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The Bishop's Daughter
Honor Moore's The Bishop's Daughter is deserving of a reflective (and, I daresay, prayerful) reading. On the surface, it is a very personal memoir of her father, Paul Moore, Episcopal bishop of New York from 1972 to 1989. As first excerpted in The New Yorker a few months before its publication, it has become (perhaps not too strong a word) notorious for the disclosure of her father's active bisexuality. As such, her siblings publicly disowned the book and the current Episcopal bishop of New York felt called to comment upon it publicly on behalf of the church.
The book's intention is actually somewhat broader yet also narrower, reflected in the book's title: the bishop's daughter's attempt to understand her parents' marriage, thus also the family life of herself and her eight siblings, all related with the active Christian ministries of both her parents—and her own subsequent growth and development (not to mention confusion) as an adult, including ongoing conflicts and resolutions with both her parents before their deaths.
The genre is an increasingly common one, both from women and men, and it is an extraordinarily challenging one. In this respect, the book both succeeds and fails, though it never ceases to be of much interest in the stories it tells and the issues its raises, both directly and obliquely, indeed, even by its publication.
The book succeeds in its honesty—particularly, its portrayal of the advantages and disadvantages that her parents' great family wealth and sense of entitlement brought to their marriage, family life and ministries; its re-creation of part of the world of politically radical Anglo-Catholicism in the Episcopal Church in the fifties through the seventies, exemplified by an attempt to live the Catholic Worker spirituality of Dorothy Day in the slums of Jersey City and among the Episcopal elite of Indianapolis, culminating in active participation in the Civil Rights struggle and episcopal ministry in Washington DC and New York; and, of course, the fragility of her parents' marriage (and, indeed, both the bishop's marriages) related with the bishop's sexuality and his very ambivalent attitude towards it. It is better to have these events narrated by someone directly involved rather than hearsay and gossip by outsiders.
But such a book carries great risks. The Bishop's Daughter has not been able to avoid these entirely and in some respects the book fails. The combination of biography (the bishop's) and autobiography (the author's) is often not a seamless one. The author's honesty about the travails of her own life (sometimes blamed on her parents, sometimes not) is commendable but sometimes clogs the narration. In lieu of a father from whom she is sometimes alienated later in life, her therapist takes on an anchoring role. As such, echoing his reflections, sometimes the book feels more like a case study in its emphasis on excessive detail than a work of art in which omission and economy are essential.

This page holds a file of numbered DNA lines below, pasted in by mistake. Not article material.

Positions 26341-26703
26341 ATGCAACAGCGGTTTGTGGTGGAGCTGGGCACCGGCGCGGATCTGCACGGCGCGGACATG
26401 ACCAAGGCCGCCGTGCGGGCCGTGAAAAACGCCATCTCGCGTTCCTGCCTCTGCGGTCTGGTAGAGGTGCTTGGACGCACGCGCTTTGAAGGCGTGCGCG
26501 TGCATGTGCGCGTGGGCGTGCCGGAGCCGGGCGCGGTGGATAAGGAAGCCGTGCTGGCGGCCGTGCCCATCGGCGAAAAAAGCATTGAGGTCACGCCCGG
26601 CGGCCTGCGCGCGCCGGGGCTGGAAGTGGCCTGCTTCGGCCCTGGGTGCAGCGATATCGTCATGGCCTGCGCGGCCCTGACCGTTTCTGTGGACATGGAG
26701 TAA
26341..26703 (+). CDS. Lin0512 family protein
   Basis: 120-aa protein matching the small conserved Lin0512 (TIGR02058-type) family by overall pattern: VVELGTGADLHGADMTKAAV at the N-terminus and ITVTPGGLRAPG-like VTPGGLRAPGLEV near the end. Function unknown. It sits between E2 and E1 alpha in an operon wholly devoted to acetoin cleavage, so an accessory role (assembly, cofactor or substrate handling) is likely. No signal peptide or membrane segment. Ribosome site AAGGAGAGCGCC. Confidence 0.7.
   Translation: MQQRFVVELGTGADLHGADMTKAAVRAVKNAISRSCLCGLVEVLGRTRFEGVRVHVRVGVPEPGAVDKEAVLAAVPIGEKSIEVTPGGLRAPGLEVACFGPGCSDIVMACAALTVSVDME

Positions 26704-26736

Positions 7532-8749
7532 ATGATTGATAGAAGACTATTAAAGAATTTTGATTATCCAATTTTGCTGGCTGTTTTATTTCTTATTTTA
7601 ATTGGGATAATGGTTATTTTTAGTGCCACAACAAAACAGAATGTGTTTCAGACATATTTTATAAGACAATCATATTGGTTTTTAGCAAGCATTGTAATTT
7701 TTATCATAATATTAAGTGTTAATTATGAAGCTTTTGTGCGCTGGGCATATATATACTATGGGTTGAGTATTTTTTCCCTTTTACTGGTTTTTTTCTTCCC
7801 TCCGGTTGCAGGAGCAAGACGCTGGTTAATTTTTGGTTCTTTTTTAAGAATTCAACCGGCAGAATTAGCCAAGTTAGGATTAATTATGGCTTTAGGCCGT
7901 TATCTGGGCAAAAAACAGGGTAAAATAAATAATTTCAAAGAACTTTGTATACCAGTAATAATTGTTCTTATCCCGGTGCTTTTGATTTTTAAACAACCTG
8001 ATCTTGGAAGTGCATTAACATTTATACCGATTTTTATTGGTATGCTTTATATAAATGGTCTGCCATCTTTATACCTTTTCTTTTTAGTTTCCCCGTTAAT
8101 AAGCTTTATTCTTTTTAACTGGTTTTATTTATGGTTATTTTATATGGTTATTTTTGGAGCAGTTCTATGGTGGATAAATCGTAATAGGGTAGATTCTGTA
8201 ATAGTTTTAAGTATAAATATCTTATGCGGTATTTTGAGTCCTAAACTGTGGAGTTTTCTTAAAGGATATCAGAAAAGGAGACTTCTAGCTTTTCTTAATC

Despite these reservations, the book is worth reading for the many issues it raises, directly and indirectly: the relation between the public and the private, especially for bishops, and the relative valuing of these two spheres in relation to public disclosure; the failure of commonly held dimorphic views of gender as strictly "male" and "female" in polarity, over against genuine experience which is often very ambiguous, if we are really honest (as the author is, both about her father and herself); the tremendous burdens placed upon clergy families, including episcopal families; generational differences in living with and living out homosexual desire, including its relation to marriage; changing understandings of boundaries; and, perhaps most importantly, the role of Christian faith (or lack of it) in living as broken people in a broken world today.
Is the book harmful? Did Honor Moore do a great disservice to her family and the church in writing and publishing it? Though the book is at times confused, maddening and excessive in its detail, I think not. North American and European culture, because of cultural changes going back at least a century, now expects to see not just the front of the beautiful (or not so beautiful) tapestry but also the messy backside that gives the front its strength. The danger, of course, is becoming so obsessed with the backside that one ceases to care about the front; or even hanging the tapestry backwards, claiming that the back is the front. (Here a proper biography of Paul Moore is needed, assessing better his public and private ministry that, in the end, filled the cathedral in New York with mourners at his funeral.) The author has woven a tapestry about her parents, showing us both sides. And in the end little is lost and much is gained. The work is well worth reading, but only if done in a broad spirit of prayerful understanding, not condemnation.
For those who have already totally written off the Episcopal Church USA for its immorality and compromise with these evil times, this book, if read with only sex on the mind, will probably only reinforce that view. Yet Paul Moore was many times on the side of good despite his troubled personal life. This book does not lose that insight but sometimes obscures it. One welcomes the bishop's daughter's search for the faith of Christ's suffering and resurrection that sustained her parents through much difficulty.